Masterpieces Of Chicago Architecture

Author: John Zukowsky
Publisher: Rizzoli International Publications
ISBN: 9780847825967
Size: 26.13 MB
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Over 200 illustrations drawn from the Art Institute of Chicago's repository of architectural drawings, models, and building fragments present a striking record of Chicago's great buildings and structures.

Aia Guide To Chicago

Author: American Institute of Architects Chicago
Publisher: University of Illinois Press
ISBN: 0252096134
Size: 74.92 MB
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An unparalleled architectural powerhouse, Chicago offers visitors and natives alike a panorama of styles and forms. The third edition of the AIA Guide to Chicago brings readers up to date on ten years of dynamic changes with new entries on smaller projects as well as showcases like the Aqua building, Trump Tower, and Millennium Park. Four hundred photos and thirty-four specially commissioned maps make it easy to find each of the one thousand-plus featured buildings, while a comprehensive index organizes buildings by name and architect. This edition also features an introduction providing an indispensable overview of Chicago's architectural history.

Building Chicago

Author: John Zukowsky
Publisher: Rizzoli International Publications
ISBN: 9780847848706
Size: 17.10 MB
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Building Chicago presents the best of this country’s first city of architecture. Colloquially known as America’s "second city," Chicago is widely regarded as this country’s crown jewel when it comes to architecture. The roster of masters who have helped shape its skyline and streetscape stands as a who’s who of the architectural pantheon from the last two hundred years, from Louis Sullivan, Daniel Burnham, and Frank Lloyd Wright to Mies van der Rohe and Frank Gehry. Lavishly illustrated, this volume compellingly displays the masterworks of Chicago architecture—from the Chicago Tribune Tower (1925) and the Rookery (1888) by Burnham & Root to the Trump International Hotel and Tower (2008) by Skidmore, Owings & Merrill and the residential skyscraper Aqua (2009) by Jeanne Gang. It features the city’s beloved masterpieces by Wright, including the Robie House, such milestones as the Willis Tower and the John Hancock Building, Gehry’s Pritzker Bandshell, as well as a wealth of little-known treasures from Chicago’s early days culled from the vast collection of the Chicago History Museum. "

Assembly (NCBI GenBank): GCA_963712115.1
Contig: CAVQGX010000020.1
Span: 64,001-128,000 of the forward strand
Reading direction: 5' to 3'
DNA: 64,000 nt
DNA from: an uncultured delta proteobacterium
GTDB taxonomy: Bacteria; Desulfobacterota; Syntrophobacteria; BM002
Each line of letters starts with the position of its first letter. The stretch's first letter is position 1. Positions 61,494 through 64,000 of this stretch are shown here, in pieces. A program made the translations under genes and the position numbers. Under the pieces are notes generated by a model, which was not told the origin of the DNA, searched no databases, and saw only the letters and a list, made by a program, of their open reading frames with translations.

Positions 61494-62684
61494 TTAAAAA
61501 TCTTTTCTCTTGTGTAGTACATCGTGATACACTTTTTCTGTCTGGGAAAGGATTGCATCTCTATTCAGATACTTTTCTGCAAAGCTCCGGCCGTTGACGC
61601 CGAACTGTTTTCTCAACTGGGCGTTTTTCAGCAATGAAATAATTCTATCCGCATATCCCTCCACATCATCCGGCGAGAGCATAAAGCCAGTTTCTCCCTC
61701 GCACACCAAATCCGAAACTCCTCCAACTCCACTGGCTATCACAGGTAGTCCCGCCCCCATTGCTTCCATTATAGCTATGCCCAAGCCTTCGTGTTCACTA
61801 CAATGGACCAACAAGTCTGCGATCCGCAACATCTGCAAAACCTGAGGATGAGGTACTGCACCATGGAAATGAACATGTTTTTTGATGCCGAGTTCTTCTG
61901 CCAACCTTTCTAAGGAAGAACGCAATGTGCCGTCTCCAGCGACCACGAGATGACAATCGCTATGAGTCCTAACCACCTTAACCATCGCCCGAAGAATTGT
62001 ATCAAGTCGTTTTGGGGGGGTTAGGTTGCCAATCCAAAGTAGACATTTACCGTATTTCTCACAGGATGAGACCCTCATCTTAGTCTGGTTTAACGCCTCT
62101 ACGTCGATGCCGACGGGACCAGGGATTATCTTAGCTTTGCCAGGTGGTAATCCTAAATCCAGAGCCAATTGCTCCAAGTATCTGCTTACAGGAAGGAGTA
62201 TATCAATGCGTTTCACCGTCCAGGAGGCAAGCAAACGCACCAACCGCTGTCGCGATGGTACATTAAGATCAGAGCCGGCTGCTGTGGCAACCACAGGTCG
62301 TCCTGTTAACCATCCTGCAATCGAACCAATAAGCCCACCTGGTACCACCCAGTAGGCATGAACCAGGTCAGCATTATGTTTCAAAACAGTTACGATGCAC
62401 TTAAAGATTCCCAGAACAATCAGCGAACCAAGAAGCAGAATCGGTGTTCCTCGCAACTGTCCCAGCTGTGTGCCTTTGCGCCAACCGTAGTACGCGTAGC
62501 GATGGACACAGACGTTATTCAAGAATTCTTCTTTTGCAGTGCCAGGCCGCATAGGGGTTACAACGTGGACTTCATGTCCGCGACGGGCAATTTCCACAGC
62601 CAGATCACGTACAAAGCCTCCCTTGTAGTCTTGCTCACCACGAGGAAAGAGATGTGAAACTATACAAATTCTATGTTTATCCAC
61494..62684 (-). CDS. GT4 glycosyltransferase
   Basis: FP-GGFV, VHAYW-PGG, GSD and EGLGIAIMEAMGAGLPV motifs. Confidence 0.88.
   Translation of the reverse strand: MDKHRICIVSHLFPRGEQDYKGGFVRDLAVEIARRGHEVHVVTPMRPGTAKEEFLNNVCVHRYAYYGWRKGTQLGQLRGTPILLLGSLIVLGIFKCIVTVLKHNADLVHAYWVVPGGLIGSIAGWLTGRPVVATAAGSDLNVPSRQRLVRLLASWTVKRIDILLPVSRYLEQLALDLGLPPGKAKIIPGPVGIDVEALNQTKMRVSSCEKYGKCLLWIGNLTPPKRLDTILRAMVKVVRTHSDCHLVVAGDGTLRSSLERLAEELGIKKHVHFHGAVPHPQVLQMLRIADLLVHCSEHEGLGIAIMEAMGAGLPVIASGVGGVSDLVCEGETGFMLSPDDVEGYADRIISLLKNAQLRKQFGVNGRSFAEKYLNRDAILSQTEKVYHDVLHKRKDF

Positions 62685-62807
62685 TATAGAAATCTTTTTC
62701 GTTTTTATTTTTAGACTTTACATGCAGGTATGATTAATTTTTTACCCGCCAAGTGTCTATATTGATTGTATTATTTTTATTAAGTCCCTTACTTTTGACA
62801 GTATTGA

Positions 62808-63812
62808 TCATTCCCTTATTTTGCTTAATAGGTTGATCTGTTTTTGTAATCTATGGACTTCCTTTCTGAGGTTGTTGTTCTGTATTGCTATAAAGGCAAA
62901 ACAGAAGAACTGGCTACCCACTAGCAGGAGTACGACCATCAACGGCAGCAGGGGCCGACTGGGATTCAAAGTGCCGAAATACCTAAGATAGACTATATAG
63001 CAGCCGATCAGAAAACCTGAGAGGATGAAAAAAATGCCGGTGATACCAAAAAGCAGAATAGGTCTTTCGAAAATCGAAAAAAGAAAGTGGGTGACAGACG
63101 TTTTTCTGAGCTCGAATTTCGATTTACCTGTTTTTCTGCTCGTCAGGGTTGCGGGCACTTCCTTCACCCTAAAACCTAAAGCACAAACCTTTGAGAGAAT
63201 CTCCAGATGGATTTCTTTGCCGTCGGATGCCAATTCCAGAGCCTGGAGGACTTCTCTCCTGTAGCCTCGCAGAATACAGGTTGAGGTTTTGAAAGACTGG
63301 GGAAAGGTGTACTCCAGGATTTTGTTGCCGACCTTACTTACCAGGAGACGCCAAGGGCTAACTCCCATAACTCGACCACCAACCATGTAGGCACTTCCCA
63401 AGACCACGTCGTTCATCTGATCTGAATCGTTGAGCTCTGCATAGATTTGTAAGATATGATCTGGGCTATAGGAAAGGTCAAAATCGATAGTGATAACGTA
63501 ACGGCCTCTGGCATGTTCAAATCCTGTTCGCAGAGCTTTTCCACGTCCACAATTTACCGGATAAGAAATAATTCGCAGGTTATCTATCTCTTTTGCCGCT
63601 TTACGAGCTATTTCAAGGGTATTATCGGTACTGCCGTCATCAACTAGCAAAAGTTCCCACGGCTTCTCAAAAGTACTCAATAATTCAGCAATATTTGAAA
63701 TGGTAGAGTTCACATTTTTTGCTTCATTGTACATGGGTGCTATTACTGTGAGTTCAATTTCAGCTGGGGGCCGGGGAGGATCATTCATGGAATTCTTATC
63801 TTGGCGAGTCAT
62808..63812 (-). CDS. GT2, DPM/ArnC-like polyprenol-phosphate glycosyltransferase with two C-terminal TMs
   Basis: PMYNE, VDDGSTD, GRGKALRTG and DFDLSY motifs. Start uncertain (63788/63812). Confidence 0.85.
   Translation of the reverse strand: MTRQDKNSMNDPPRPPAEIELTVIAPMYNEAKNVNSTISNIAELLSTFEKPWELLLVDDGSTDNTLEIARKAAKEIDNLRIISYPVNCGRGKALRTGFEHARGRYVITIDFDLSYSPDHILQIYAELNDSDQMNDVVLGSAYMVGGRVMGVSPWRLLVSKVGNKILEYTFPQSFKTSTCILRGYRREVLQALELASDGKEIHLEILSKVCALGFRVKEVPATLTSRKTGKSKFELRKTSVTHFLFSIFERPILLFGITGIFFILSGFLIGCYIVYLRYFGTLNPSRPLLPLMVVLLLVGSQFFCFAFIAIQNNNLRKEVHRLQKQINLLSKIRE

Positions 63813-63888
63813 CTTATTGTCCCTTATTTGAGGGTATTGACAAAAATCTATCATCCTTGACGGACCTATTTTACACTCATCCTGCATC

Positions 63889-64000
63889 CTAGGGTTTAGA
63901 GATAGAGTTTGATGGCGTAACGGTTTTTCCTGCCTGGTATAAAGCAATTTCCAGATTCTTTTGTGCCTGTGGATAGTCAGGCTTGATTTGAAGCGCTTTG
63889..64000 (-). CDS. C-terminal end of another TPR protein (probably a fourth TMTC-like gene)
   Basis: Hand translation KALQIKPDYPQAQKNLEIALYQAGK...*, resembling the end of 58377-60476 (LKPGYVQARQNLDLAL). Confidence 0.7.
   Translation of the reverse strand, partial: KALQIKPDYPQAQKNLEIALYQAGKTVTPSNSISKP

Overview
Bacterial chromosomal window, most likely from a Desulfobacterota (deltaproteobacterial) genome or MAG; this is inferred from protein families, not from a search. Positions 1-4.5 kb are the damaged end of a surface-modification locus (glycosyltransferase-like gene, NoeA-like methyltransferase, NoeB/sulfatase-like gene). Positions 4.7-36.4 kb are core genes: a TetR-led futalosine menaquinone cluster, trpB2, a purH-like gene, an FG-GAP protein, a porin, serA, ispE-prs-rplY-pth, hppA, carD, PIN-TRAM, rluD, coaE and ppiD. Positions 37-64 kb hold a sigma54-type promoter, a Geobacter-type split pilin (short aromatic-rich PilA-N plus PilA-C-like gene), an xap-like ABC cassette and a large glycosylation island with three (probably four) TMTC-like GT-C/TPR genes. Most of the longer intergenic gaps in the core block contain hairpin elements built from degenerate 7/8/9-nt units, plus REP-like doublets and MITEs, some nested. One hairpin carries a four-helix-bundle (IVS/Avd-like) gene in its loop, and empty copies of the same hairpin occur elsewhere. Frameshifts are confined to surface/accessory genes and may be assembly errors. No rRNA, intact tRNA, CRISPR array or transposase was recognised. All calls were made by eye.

Henry Ives Cobb S Chicago

Author: Edward W. Wolner
Publisher: University of Chicago Press
ISBN: 0226905616
Size: 63.38 MB
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When championing the commercial buildings and homes that made the Windy City famous, one can’t help but mention the brilliant names of their architects—Daniel Burnham, Louis Sullivan, and Frank Lloyd Wright, among others. But few people are aware of Henry Ives Cobb (1859–1931), the man responsible for an extraordinarily rich chapter in the city’s turn-of-the-century building boom, and fewer still realize Cobb’s lasting importance as a designer of the private and public institutions that continue to enrich Chicago’s exceptional architectural heritage. Henry Ives Cobb’s Chicago is the first book about this distinguished architect and the magnificent buildings he created, including the Newberry Library, the Chicago Historical Society, the Chicago Athletic Association, the Fisheries Building for the 1893 World’s Fair, and the Chicago Federal Building. Cobb filled a huge institutional void with his inventive Romanesque and Gothic buildings—something that the other architect-giants, occupied largely with residential and commercial work, did not do. Edward W. Wolner argues that these constructions and the enterprises they housed—including the first buildings and master plan for the University of Chicago—signaled that the city had come of age, that its leaders were finally pursuing the highest ambitions in the realms of culture and intellect. Assembling a cast of colorful characters from a free-wheeling age gone by, and including over 140 images of Cobb’s most creative buildings, Henry Ives Cobb’s Chicago is a rare achievement: a dynamic portrait of an architect whose institutional designs decisively changed the city’s identity during its most critical phase of development.

Chicago 1890

Author: Joanna Merwood-Salisbury
Publisher:
ISBN: 9780226520780
Size: 69.47 MB